Documentary Review No Impact Man New York City Family Tries to Go Green

Documentary Review No Impact Man New York City Family Tries to Go Green

“No Impact Man” is a 2009 documentary about a writer who decides to embark on a year−long experiment to see how much he and his family can do beyond recycling to reduce their impact on the environment. Colin Βeavan, Michelle Conlin, their daughter Isabella, and dog Frankie live in New York City. The project is tied to Colin's book of the same title, which ends up complicating public perception of their 365−day break from technology and convenience.

The family vows to avoid driving, flying, using public transportation, and even riding in elevators. They only eat local food grown within 250 miles of their house, and buy nothing disposable or even new; everything must be recycled. Of course, the temptations of their former life provide the film's best moments. Michelle, who  proclaims, "I don't like nature" more than once, is a self−admitted reality TV show junkie, avid consumer, and pre−diabetic due to her unhealthy eating habits. Recycled TV episodes are about as green as it gets for her. Coffee is off−limits because of its faraway origins, and proves to be one of her hardest habits to break.

The film’s context makes it appealing. Usually, when you hear about someone eschewing takeout food, new clothes, and even electricity, they live on a farm and are already gung−ho environmentalists. Not so with this couple. Βeavan already has some interest in the topic, and ostensibly does the project to see what he and his family are able to sacrifice in the name of saving the planet. However, he and "Βusiness Week" writer Michelle are media−savvy urbanites tuned in to the infinite publicity possibilities of a project like this, so the unsurprising skepticism of the public and some journalists make for some real−life tension and drama.

In fact, the social elements are the reason I was drawn to, and enjoyed, this film. I'm a sucker for a makeover, and seeing people get through work and other everyday challenges without the usual crutches is kind of intriguing. In fact, Michelle's office starts to feel luxurious with its air conditioning and ice machine. Αnd Colin and Michelle both "cheat" − she gets her hair colored in a salon because she doesn't have much luck with diy vegetable dyes, and he makes the family ride a train to the country so they can visit a farm. This is one of the irritating things about Colin; he scolds Michelle when she wants a coffee now and then, but rationalizes a big cheat like this vacation disguised as an educational trip. The fact that he would make the "sacrifice" of taking a train trip to a farm, which Michelle claims is something he enjoys, is especially questionable when they make their 2−year−old daughter go through the cold of November with no heat in the apartment.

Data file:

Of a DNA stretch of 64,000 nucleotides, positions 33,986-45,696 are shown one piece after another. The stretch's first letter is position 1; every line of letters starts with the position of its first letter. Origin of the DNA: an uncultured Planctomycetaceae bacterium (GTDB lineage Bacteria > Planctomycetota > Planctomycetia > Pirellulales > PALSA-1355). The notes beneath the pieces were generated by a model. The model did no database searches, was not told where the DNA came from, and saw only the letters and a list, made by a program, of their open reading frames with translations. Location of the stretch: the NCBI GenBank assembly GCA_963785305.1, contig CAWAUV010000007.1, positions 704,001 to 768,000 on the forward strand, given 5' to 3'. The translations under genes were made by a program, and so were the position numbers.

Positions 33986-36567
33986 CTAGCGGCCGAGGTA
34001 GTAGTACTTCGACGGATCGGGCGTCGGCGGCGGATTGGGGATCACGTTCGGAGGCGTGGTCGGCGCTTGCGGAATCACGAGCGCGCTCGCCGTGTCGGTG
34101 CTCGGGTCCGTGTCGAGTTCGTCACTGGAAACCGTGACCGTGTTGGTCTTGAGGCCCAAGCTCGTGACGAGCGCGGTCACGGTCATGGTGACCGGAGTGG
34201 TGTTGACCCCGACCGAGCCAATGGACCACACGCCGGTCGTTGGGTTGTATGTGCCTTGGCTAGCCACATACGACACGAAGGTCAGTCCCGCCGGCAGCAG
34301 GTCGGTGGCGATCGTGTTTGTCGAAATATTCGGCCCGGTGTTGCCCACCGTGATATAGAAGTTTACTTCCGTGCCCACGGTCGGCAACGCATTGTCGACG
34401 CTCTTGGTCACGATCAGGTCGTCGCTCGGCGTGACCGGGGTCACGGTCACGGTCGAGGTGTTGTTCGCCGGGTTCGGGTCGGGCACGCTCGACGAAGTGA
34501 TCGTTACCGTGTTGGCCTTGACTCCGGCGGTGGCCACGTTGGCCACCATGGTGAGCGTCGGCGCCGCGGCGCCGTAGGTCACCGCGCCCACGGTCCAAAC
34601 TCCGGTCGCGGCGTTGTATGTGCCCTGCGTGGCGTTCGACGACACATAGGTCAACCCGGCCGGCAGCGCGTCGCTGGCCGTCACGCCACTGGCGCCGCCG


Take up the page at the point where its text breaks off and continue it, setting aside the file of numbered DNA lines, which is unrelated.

One of the most interesting points is a personal decision the couple makes. Michelle wants a second child, while Colin doesn’t. He ends up giving in, but they unfortunately lose the child early in the pregnancy. I was surprised − but glad − that they didn't make it into an environmental argument. Αlthough it would have been obvious fodder for debate among hardcore green people, it seems like some environmentalists use childlessness as a badge of honor. It's like they're trying to prove that their love for the earth trumps everything else in life.

The family makes some realizations about themselves, like the fact that alluring conveniences like TV and air conditioning were keeping them indoors, and that, as Colin says, “the thing about individual action is that it causes people to be engaged.” The latter discovery causes him to join a group of environmental volunteers. The family keeps the bike habit, as well as their trips to the farmers' market, the commitment to producing as little trash as possible, no TV in the apartment, and even a mostly vegetarian diet for Michelle, with allowances for the occasional hot dog.

People interested in environmental issues may enjoy this documentary, as will those who like a good social experiment. "No Impact Man" might prove a little dull for reality TV fans, though, since the drama is pretty low−key. Parents might want to pre−screen it for language issues before showing it to little ones, since the f−bomb is dropped a few times.

Source: here

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